Republican Auditor David Yost says the program’s flaws should be handled by administrative appeals or lawsuits.

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The Department of Commerce last week acknowledged a scoring error led to a company’s inadvertent exclusion from the proposed list of the dozen big marijuana growers in Ohio’s new program.

The agency says it identified the mistake after Yost expressed concern that two employees had complete access to the scoring data. The agency offered to put the program on hold. But Yost said in Wednesday’s letter it’s too late for that.

Some unsuccessful applicants for grower licenses sued the state Tuesday, alleging failures in the licensing process and seeking revocation of provisional licenses issued last year.

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Published: 02/21/18 09:12 pm EST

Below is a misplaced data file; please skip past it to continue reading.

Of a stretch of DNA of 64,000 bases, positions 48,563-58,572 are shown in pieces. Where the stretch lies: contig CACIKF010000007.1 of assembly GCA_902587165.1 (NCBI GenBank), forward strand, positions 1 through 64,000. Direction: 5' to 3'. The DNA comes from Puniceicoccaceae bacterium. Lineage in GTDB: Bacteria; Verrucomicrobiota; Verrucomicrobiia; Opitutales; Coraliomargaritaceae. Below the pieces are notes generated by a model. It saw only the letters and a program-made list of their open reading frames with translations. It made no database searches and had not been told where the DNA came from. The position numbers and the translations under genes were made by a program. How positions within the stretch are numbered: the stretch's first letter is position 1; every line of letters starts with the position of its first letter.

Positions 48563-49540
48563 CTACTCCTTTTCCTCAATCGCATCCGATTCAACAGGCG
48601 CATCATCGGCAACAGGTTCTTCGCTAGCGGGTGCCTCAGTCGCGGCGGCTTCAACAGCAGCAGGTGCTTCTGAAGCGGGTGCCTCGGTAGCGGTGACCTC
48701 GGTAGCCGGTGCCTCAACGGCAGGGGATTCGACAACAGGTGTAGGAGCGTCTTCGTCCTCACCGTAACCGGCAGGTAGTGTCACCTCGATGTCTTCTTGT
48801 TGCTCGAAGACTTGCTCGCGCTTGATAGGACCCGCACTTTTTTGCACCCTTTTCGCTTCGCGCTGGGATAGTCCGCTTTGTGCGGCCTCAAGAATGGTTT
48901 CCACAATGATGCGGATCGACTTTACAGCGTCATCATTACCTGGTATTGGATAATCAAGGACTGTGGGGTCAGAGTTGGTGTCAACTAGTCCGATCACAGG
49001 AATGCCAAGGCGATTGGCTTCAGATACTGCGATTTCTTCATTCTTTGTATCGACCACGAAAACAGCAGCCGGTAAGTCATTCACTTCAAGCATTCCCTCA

COLUMBUS, Ohio

The state auditor says Ohio should continue its medical marijuana program despite “multiple” flaws in selecting grower applicants.

Republican Auditor David Yost says the program’s flaws should be handled by administrative appeals or lawsuits.

The Department of Commerce last week acknowledged a scoring error led to a company’s inadvertent exclusion from the proposed list of the dozen big marijuana growers in Ohio’s new program.

The agency says it identified the mistake after Yost expressed concern that two employees had complete access to the scoring data. The agency offered to put the program on hold. But Yost said in Wednesday’s letter it’s too late for that.

Some unsuccessful applicants for grower licenses sued the state Tuesday, alleging failures in the licensing process and seeking revocation of provisional licenses issued last year.

©2018 by The Associated Press. All rights reserved. This material may not be published, broadcast, rewritten or redistributed.